Blindness in the climate fight
Many of us spend time and resources trying to do what is best to fight global warming and its climate change consequences. It is only consistent, then, that we should not use banks that invest in and offer loans to fossil fuel extraction projects. By the same token, states such as Oregon that are trying to reduce emissions should not invest their accumulated funds in promoting fossil fuel extraction. The claim by the Oregon Investment Council that it has a fiduciary responsibility to maximize investment interest belies a level of ignorance and amorality that is difficult to comprehend. First – the argument assumes that investing in fossil fuels makes sound financial sense. However, (a) it is obvious that these corporation are on a collision course with future required behavior and legislated regulations , and (b) it presupposes that investing in renewable energy is less financially rewarding, and (c) it ignores that (a) above will result in these corporations suffering billions of dollars of ‘stranded assets’ that will become a worthless financial anchor.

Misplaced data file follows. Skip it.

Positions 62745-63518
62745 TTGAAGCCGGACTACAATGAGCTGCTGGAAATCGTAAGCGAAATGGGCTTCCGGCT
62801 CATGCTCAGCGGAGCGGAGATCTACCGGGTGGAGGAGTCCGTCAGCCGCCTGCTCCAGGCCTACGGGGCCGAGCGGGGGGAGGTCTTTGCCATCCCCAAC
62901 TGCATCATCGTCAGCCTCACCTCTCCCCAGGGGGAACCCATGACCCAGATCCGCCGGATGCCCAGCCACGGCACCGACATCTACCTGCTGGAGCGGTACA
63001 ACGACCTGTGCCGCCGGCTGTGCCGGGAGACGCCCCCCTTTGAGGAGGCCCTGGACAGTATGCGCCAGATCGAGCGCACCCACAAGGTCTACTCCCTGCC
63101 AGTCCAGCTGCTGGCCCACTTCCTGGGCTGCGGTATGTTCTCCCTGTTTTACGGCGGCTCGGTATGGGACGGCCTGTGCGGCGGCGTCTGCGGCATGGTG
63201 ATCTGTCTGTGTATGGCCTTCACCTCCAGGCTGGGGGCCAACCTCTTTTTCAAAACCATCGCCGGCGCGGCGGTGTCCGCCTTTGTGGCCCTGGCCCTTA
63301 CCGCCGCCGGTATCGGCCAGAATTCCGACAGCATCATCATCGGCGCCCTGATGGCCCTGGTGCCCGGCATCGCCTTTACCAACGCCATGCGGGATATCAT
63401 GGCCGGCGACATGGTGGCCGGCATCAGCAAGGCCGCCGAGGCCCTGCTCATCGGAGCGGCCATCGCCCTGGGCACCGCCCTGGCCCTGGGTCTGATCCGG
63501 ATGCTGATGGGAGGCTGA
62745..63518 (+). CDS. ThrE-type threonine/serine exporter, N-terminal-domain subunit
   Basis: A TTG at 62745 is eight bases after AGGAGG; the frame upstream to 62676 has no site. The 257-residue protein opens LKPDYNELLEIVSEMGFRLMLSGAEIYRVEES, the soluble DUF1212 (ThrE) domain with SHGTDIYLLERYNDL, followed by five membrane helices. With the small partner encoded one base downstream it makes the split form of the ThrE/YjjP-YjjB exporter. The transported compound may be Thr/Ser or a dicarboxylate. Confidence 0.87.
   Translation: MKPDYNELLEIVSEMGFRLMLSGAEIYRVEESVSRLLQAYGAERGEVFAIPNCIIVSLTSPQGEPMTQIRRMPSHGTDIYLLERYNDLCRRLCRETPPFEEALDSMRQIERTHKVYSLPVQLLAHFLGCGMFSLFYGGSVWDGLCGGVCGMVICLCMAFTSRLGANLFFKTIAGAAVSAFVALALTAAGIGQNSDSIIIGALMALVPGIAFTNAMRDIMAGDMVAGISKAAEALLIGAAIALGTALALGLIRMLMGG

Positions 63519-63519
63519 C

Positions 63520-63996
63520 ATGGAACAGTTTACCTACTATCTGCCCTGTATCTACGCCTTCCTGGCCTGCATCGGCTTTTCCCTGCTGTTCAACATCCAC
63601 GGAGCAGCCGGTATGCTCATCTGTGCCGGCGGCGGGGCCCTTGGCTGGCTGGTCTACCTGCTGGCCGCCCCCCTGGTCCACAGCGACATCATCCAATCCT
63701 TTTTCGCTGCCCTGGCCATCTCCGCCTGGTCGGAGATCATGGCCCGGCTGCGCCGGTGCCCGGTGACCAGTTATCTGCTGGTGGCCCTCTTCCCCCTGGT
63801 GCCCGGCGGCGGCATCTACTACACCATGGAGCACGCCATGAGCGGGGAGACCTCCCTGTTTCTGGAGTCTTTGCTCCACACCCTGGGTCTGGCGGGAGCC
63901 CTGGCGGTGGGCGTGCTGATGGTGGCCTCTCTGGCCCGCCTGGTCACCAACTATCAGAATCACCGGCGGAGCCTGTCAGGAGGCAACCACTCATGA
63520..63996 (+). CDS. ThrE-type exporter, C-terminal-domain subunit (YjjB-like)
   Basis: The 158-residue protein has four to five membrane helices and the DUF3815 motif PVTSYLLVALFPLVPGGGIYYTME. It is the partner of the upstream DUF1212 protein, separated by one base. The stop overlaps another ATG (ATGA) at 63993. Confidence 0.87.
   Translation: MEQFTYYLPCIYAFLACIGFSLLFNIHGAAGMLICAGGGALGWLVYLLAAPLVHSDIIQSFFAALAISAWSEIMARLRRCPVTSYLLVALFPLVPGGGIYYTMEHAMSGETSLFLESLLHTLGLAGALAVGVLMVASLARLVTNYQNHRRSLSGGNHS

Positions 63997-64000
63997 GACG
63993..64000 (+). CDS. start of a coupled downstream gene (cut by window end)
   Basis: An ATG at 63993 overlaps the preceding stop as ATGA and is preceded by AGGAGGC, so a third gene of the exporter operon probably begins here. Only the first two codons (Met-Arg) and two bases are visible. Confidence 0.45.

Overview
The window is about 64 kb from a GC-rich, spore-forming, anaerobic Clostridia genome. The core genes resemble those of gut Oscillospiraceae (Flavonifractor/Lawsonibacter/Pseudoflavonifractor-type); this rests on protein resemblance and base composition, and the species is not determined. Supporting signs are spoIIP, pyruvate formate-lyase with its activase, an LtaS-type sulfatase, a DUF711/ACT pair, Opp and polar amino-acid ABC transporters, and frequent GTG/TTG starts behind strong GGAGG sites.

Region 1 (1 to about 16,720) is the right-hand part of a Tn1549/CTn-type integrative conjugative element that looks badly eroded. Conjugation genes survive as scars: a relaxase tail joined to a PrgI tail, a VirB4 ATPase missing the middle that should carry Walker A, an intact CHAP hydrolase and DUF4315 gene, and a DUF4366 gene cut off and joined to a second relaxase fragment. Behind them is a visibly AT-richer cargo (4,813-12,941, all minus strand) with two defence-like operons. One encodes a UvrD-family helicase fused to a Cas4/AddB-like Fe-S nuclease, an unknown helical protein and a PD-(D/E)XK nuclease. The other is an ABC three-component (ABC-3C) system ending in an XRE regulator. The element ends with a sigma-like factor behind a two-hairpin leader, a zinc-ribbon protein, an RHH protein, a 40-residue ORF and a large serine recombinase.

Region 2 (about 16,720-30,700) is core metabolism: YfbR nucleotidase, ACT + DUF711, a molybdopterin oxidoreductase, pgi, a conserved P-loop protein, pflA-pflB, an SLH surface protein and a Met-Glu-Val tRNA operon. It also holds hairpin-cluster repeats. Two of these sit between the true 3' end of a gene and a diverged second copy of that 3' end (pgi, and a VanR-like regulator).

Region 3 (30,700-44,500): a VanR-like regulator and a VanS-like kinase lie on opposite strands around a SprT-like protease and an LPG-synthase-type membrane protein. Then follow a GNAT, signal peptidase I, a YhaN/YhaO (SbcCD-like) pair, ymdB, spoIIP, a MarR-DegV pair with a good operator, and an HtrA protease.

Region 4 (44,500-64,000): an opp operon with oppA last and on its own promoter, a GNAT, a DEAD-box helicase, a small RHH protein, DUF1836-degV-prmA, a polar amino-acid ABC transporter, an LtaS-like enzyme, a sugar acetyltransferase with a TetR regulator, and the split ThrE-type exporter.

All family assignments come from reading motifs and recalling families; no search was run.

Efforts are underway to persuade OIC to divest from fossil fuels:
Opinion: Oregon must disclose and divest from fossil fuels
Khanh Pham, Paul Holvey and Jeff Golden, The Oregonian, December 8 2021
ham represents House District 46-Southeast Portland, Holvey represents House District 8-Eugene and Golden represents Senate District 3- Ashland in the Oregon Legislature.
As legislators in Oregon’s environmental caucus, we know our state must take bold climate action now.
When it comes to tackling the climate crisis, there are already plenty of reasons for Oregonians to take pride in our state. Earlier this year, the Legislature passed three clean energy bills focused on energy affordability and climate-smart housing. In 2018, Portland also passed the first municipal clean energy fund in the United States.
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